Monday, March 30, 2009

Don McLeroy Speaks Out

Don McLeroy wrote an editorial for the Austin American-Statesman that appeared on March 25 and which I missed when it came out. It is clear that he continues to attempt to understand little about evolution. For example, he writes:
Stephen Jay Gould stated: "The great majority of species do not show any appreciable evolutionary change at all. [This is called 'stasis.'] These species appear ... without obvious ancestors in the underlying beds, are stable once established and disappear higher up without leaving any descendants."

"...but stasis is data...

Once we have our observations, we can make a hypothesis. The controversial evolution hypothesis is that all life is descended from a common ancestor by unguided natural processes. How well does this hypothesis explain the data? A new curriculum standard asks Texas students to look into this question. It states: "The student is expected to analyze and evaluate the sufficiency or insufficiency of common ancestry to explain the sudden appearance, stasis, and sequential nature of groups in the fossil record." It should not raise any objections from those who say evolution has no weaknesses; they claim it is unquestionably true.

And the standard is not religious but does raise a problem for the evolution hypothesis in that stasis is the opposite of evolution, and "stasis is data."

Gould's actual quote is this:
"The paleontological literature, particularly in the 'summing up' articles of dedicated specialists, abounds in testimony for predominant stasis, often viewed as surprising, anomalous, or even a bit embarrassing, because such experts had been trained to expect gradualism, particularly as the reward of diligent study. To choose some examples in just three prominent fossil groups representing the full span of conventional 'complexity' in the invertebrate record, most microorganisms seem to show predominant stasis - despite the excellent documentation of a few 'best cases' of gradualism in Cenozoic planktonic Foraminifera (see pp. 803-810). For example, MacGillavry (1968, p. 70) wrote from long practical experience: "During my work as an oil paleontologist, I had the opportunity to study sections meeting these rigid requirements [of continuous sedimentation and sufficient span of time]. As an ardent student of evolution, moreover, I was continually on the watch for evidence of evolutionary change ... The great majority of species do not show any appreciable evolutionary change at all. These species appear in the section (first occurrence) without obvious ancestors in underlying beds, are stable once established, and disappear higher up without leaving any descendants."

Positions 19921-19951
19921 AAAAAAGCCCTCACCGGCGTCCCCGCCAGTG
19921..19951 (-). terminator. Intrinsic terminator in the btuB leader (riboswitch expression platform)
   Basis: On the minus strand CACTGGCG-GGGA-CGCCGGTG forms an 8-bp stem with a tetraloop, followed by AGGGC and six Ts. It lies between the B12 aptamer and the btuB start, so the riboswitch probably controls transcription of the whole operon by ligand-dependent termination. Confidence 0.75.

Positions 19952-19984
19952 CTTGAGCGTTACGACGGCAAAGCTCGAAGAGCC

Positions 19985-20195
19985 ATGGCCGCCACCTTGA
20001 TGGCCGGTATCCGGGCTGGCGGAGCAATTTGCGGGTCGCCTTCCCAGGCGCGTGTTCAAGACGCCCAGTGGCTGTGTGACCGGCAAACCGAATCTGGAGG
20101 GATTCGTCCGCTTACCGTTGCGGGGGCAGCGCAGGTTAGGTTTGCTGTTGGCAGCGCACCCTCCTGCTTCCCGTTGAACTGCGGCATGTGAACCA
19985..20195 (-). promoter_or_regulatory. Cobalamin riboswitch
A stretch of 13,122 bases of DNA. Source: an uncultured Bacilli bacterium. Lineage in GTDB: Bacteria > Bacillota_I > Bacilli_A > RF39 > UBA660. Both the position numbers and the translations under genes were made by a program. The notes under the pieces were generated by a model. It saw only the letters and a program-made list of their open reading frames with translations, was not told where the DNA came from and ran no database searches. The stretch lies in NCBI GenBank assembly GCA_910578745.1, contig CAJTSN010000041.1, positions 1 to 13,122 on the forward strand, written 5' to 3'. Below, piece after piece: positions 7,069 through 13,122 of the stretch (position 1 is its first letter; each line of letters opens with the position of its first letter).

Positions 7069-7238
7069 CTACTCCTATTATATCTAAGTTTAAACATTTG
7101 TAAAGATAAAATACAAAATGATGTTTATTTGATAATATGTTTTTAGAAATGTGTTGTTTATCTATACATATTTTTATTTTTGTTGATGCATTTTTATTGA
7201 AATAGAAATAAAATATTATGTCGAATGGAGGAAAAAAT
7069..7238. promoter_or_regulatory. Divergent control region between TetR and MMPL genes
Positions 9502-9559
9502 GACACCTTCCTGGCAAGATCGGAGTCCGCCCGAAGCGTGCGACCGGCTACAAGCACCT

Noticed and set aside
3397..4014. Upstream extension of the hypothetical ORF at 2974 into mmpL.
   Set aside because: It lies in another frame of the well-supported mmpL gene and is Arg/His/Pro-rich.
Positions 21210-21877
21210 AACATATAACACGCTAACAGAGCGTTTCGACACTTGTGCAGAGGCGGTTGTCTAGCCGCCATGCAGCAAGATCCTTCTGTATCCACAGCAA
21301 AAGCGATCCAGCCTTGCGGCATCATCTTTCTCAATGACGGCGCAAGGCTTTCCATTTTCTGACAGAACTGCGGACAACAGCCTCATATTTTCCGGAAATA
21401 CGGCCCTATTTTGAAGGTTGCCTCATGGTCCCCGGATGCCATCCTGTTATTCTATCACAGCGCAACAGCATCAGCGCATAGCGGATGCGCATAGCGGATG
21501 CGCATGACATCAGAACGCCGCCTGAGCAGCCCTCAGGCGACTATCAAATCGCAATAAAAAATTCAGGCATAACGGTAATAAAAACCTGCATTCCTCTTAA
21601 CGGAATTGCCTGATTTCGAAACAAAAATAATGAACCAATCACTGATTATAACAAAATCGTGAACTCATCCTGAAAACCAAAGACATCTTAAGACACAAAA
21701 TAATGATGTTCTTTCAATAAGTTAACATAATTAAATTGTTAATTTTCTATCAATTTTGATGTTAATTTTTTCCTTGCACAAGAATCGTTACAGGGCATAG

Aside from the fact that McLeroy completely misquotes Gould, stasis in the evolutionary record simply records the fact that the species was optimally adapted to its surroundings and selection was neither directional nor selective with regard to its traits. Stasis is not the opposite of evolution, as McLeroy states. Such a statement betrays a complete lack of understanding of the theory that he so roundly opposes. Statements that we are betraying our students by teaching them evolution ring hollow when the average student probably knows more about it than McLeroy does.

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